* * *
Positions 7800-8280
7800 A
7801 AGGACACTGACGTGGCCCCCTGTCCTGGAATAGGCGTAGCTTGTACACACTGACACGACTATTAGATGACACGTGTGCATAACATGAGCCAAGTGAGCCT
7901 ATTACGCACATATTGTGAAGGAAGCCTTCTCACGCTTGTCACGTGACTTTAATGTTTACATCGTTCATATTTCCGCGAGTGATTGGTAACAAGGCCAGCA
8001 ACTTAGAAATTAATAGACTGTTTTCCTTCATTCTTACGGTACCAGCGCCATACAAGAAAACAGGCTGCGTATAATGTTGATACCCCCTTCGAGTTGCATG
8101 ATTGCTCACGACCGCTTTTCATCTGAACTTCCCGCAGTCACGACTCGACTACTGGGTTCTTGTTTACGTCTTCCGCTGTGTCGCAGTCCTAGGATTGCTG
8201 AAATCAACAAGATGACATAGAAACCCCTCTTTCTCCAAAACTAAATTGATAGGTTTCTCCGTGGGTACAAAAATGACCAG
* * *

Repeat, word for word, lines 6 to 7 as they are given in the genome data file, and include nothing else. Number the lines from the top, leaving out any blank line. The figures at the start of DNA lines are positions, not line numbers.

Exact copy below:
8101 ATTGCTCACGACCGCTTTTCATCTGAACTTCCCGCAGTCACGACTCGACTACTGGGTTCTTGTTTACGTCTTCCGCTGTGTCGCAGTCCTAGGATTGCTG
8201 AAATCAACAAGATGACATAGAAACCCCTCTTTCTCCAAAACTAAATTGATAGGTTTCTCCGTGGGTACAAAAATGACCAG